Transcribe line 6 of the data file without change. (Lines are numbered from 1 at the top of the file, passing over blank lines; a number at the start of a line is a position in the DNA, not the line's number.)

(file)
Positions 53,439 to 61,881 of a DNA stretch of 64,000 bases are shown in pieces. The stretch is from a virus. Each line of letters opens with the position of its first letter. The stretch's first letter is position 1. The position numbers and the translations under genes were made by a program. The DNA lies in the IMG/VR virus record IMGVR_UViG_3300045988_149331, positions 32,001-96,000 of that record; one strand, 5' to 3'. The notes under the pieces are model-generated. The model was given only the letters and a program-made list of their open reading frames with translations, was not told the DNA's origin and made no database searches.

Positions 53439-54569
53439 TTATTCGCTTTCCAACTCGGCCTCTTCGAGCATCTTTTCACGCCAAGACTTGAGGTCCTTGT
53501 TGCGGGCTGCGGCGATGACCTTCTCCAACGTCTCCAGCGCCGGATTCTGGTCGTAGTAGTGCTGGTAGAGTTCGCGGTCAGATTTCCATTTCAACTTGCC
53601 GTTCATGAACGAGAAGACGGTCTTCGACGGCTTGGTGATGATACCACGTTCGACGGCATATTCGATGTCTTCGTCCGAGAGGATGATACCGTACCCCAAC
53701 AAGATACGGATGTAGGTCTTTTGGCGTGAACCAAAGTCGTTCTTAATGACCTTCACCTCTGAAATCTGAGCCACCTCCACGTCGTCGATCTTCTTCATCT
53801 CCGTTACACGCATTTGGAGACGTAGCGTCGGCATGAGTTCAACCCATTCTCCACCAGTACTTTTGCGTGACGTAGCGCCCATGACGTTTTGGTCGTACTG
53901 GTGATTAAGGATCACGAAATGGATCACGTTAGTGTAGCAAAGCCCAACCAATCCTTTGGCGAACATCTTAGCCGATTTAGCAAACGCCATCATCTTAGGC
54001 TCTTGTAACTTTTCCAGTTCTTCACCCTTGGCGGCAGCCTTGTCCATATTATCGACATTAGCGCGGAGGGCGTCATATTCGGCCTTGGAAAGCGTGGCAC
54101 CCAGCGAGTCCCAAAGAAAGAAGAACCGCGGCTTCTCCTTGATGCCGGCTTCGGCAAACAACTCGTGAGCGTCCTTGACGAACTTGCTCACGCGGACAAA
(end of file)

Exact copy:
53701 AAGATACGGATGTAGGTCTTTTGGCGTGAACCAAAGTCGTTCTTAATGACCTTCACCTCTGAAATCTGAGCCACCTCCACGTCGTCGATCTTCTTCATCT